Supervisors expected to approve so-called "sun-tax" lawsuit today
Clean energy producers suing Riverside county claiming per-acre project fees are really an illegal tax
Riverside County supervisors are expected to sign off today on a proposed settlement to end a lawsuit challenging a county policy mandating that solar power developers pay per-acre fees for projects on county land.
The Independent Energy Producers Association and the Large-scale Solar Association worked out an agreement with county attorneys that was certified Wednesday by a Superior Court judge and will be considered by the Board of Supervisors as part of its policy agenda this morning.
"This tentative settlement preserves the right of Riverside County to be properly paid for the use of thousands of acres of our desert by solar developers," board Chairman John Benoit said in an online statement last week.
"This agreement will benefit Riverside County for years to come and will give solar developers certainty about the cost of using Riverside County's resources."
Under the negotiated deal, the county will slash the per-acre fees imposed on solar power developers from $450 to $150. However, the county will also scrap incentives that were enshrined in the original policy to reduce developers' expenses, and will also mandate a 2 percent annualized increase in fees for as long as county property is in use by a solar electricity generator.
In exchange for chopping the per-acre fees by nearly 70 percent, solar developers will take steps to ensure the county's full receipt of sales and use taxes associated with construction of a project, according to the agreement.
The Independent Energy Producers Association and the Large-scale Solar Association jointly filed suit in February 2012 in response to board policy B-29, which the board enacted in November 2011 to ensure the county was compensated for utilization of land that might otherwise go toward farming, recreation and housing.
Benoit also pointed out that solar farms would ever-after mar desert landscapes.
The plaintiffs equated the per-acre fees to an illegal "sun tax," arguing that the monetary charges violated Proposition 26, the "Stop Hidden Taxes" initiative approved by voters on Nov 2, 2010, as well as the state Mitigation Fee Act of 1987, which permits local agencies to charge developers for the use of public services -- but only to compensate for a specific project impact.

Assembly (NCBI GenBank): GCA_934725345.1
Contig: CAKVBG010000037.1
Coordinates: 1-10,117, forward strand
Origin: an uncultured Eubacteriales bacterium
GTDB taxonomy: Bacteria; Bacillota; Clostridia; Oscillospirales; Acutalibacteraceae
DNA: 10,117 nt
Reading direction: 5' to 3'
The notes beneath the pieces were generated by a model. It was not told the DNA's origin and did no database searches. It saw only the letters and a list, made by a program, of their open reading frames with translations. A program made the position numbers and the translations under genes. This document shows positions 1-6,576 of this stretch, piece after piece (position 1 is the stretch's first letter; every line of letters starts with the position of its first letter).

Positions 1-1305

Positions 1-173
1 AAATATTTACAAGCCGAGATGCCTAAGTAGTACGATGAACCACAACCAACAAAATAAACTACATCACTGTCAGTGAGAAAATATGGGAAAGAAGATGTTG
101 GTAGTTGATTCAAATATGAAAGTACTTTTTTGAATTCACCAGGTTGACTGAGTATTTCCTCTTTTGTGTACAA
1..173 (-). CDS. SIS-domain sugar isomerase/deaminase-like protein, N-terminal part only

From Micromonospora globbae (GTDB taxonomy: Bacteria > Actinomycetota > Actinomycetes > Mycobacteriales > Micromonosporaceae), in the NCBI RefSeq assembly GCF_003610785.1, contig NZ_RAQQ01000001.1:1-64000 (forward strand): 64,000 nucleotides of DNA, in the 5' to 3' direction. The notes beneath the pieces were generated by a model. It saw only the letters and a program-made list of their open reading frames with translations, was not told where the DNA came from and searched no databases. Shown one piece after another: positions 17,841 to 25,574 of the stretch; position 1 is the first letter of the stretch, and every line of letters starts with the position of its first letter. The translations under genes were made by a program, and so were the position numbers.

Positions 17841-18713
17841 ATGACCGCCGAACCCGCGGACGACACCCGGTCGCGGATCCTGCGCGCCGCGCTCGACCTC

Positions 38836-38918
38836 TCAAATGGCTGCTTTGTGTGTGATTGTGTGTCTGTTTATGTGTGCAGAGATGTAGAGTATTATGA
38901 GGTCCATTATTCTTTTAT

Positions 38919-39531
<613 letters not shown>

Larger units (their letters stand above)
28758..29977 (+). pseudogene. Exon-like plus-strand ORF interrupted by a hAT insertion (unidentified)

According to the IEPA and LSA, the county needed voter approval before implementing what amounted to a tax. The county argued the fees tied to the franchise and development agreements that solar power providers would be required to enter into as a condition of operating in the county were analogous to the payments required of traditional power plants when they used county resources and rights-of-way.
At the time of B-29's implementation, more than 20 solar power projects were in the works in the desert spanning the Coachella Valley to Blythe. Since then, several have been delayed or suspended altogether.
According to county officials, Riverside County contains 200,000 of the roughly 300,000 acres in California eyed for solar development.
According to the county Transportation & Land Management Agency, a typical 50-megawatt photovoltaic plant requires 250-350 acres of land, while a gas-fired power plant needs about one-tenth that amount of turf to produce 16 times as much electricity.
A county-commissioned report by David Kolk of Complete Energy Consulting LLC estimated the county would rake in about $160,000 annually -- before rebates -- from a typical 50-megawatt solar provider operating on a 250-acretract. That figure, however, was calculated using a per-acre fee of $640, which is what the county originally proposed before outcries during public hearings led the supervisors to agree on a lower amount prior to ratifying B-29.
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